The problem is, drug-testing has been in widespread use for a couple of decades now, and there isn’t any proof that we are safer. Federal drug tests commonly look for the presence of amphetamines, marijuana, cocaine, opiates and phencyclidine (PCP), according to the U.S. Department of Labor. All those substances will clear your body within a few days except marijuana, which can take up to 30 days if you are a fairly frequent smoker. So all a drug test truly shows is that you haven’t used most of those substances within the past three or four days, not that you never use them.
And the drug that has caused the most heartache, lost productivity, domestic violence, and illness in the history of the world — alcohol — is almost never the subject of testing. So employers who screen their workers are basically willing to employ alcoholics, just not people who use illegal substances. That tends to leave a rather large hole in the public-safety net that is allegedly being woven.
Of course, one could argue that employers have an interest in not hiring law-breakers. But if that’s their concern, they ought to broaden their screening to include lie-detector tests, so workers could be grilled about all their off-duty habits. That way you could find out if they steal, beat their wives, break speed limits, or litter. And we could really put a dent in crime.
But, seriously, if someone’s safety truly hinges on an employee’s clearheadedness, and there are plenty of situations where this is the case, it would be simpler, more effective and far less intrusive to make the employee take a quick computerized reflex test, like a video game, before cutting into someone’s brain with a scalpel or hopping into the cab of a semi. That way, you’d screen out people who were drowsy or jittery or otherwise unfit to work, not just someone who smoked pot two weeks earlier.
The problem is, some employers may prefer drug-testing, despite its clumsiness and ineffectiveness, because it allows them another window into their workers’ private lives. I don’t think this was the case with my job — the employer said drug-testing was a requirement of their insurer. But there is a trend toward employers demanding more and more control over what workers do in their off time. Using the excuse of lowering healthcare costs, Scotts Miracle-Gro has fired employees who wouldn’t quit smoking, even though they didn’t smoke at work, and Safeway has demanded that employees meet its weight, cholesterol, and blood-pressure standards or pay higher health-insurance premiums.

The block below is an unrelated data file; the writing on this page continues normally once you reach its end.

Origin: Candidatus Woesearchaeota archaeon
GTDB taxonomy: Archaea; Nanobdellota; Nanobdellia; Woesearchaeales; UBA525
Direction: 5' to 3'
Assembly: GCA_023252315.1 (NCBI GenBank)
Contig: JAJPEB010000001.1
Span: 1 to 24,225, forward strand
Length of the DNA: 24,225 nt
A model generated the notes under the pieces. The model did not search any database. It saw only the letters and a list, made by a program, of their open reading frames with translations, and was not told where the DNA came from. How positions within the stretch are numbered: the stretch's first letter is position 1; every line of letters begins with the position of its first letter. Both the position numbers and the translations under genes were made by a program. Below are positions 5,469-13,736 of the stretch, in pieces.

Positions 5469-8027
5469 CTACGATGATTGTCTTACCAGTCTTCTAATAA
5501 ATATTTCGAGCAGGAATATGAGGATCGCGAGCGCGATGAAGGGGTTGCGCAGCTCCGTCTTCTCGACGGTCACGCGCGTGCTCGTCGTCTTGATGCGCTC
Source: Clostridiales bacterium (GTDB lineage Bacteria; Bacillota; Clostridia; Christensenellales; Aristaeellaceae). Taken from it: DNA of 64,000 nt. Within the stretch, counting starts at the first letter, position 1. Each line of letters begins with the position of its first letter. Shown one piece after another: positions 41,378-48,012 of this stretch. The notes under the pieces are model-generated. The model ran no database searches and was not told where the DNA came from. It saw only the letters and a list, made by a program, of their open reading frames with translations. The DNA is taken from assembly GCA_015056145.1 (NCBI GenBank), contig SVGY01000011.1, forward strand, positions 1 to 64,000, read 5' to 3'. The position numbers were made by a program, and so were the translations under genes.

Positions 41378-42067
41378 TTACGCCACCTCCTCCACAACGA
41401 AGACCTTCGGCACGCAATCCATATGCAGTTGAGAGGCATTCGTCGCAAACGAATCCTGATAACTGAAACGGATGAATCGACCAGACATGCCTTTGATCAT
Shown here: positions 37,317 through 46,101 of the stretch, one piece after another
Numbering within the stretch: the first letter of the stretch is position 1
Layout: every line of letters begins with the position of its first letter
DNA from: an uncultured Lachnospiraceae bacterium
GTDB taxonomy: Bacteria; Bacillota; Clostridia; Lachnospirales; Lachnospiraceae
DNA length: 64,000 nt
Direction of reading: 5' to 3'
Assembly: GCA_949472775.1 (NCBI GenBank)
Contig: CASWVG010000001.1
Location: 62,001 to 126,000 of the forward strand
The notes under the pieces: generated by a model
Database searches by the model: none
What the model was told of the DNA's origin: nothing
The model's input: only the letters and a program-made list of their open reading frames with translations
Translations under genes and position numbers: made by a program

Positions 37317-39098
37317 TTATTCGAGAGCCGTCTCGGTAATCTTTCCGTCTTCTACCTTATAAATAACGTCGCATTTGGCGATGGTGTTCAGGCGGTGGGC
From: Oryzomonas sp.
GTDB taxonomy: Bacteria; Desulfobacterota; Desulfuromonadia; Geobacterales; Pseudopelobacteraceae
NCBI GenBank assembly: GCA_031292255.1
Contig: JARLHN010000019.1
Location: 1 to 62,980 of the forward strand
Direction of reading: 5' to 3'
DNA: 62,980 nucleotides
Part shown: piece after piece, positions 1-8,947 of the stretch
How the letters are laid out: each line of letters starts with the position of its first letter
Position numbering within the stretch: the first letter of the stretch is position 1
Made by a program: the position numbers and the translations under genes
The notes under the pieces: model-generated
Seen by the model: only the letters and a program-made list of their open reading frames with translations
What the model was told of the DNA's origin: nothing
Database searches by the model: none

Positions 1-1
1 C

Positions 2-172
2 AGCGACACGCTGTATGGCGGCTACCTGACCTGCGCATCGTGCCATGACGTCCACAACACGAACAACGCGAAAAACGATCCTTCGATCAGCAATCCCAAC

Drug tests are intrusive not only because they require people to pee in front of someone else, but because they can furnish information beyond what is ostensibly being sought. For example, in 1988 the Washington, D.C., Police Department used urine tests to see which employees were pregnant — without their knowledge.
In order to be drug-tested accurately and avoid false positives, people generally have to reveal which prescription and over-the-counter drugs they are using. Depending on how scrupulously or unscrupulously the results are handled, this means the employer could learn whether the worker or prospective hiree has cancer or an infection or migraines or insomnia.
I pondered all these lofty arguments, but I also considered some hard realities. I needed the extra income, and if I turned the job down, it wouldn’t matter a whit to anyone else. The employer would hire a different person, and no one would be persuaded to stop drug testing because of my noble gesture. Invasions of privacy are becoming easier and more commonplace; hardly anybody cares. Even the Tea Partiers, who carry on about “freedom,” don’t march in the streets over issues such as this, only universal health care.
In the end, I called the man who would hire me and said no, I couldn’t take the drug test or the job.
Just call me foolish.
Gail Binkly is editor of the Free Press.